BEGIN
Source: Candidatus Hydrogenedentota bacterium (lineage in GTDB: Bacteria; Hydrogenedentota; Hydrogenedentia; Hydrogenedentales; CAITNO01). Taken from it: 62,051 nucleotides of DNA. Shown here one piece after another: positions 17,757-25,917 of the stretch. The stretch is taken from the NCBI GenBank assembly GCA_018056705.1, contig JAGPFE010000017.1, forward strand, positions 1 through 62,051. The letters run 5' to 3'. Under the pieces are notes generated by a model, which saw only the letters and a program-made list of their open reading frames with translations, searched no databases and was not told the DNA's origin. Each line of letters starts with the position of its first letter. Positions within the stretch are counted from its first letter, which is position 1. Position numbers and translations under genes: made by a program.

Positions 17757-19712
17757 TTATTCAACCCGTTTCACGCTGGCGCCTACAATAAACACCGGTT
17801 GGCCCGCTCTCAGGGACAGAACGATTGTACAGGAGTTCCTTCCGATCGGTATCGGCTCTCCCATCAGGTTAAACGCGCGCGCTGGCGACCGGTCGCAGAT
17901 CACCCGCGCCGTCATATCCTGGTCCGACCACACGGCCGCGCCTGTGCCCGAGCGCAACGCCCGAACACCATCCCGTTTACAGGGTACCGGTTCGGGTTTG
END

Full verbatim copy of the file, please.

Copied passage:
Source: Candidatus Hydrogenedentota bacterium (lineage in GTDB: Bacteria; Hydrogenedentota; Hydrogenedentia; Hydrogenedentales; CAITNO01). Taken from it: 62,051 nucleotides of DNA. Shown here one piece after another: positions 17,757-25,917 of the stretch. The stretch is taken from the NCBI GenBank assembly GCA_018056705.1, contig JAGPFE010000017.1, forward strand, positions 1 through 62,051. The letters run 5' to 3'. Under the pieces are notes generated by a model, which saw only the letters and a program-made list of their open reading frames with translations, searched no databases and was not told the DNA's origin. Each line of letters starts with the position of its first letter. Positions within the stretch are counted from its first letter, which is position 1. Position numbers and translations under genes: made by a program.

Positions 17757-19712
17757 TTATTCAACCCGTTTCACGCTGGCGCCTACAATAAACACCGGTT
17801 GGCCCGCTCTCAGGGACAGAACGATTGTACAGGAGTTCCTTCCGATCGGTATCGGCTCTCCCATCAGGTTAAACGCGCGCGCTGGCGACCGGTCGCAGAT
17901 CACCCGCGCCGTCATATCCTGGTCCGACCACACGGCCGCGCCTGTGCCCGAGCGCAACGCCCGAACACCATCCCGTTTACAGGGTACCGGTTCGGGTTTG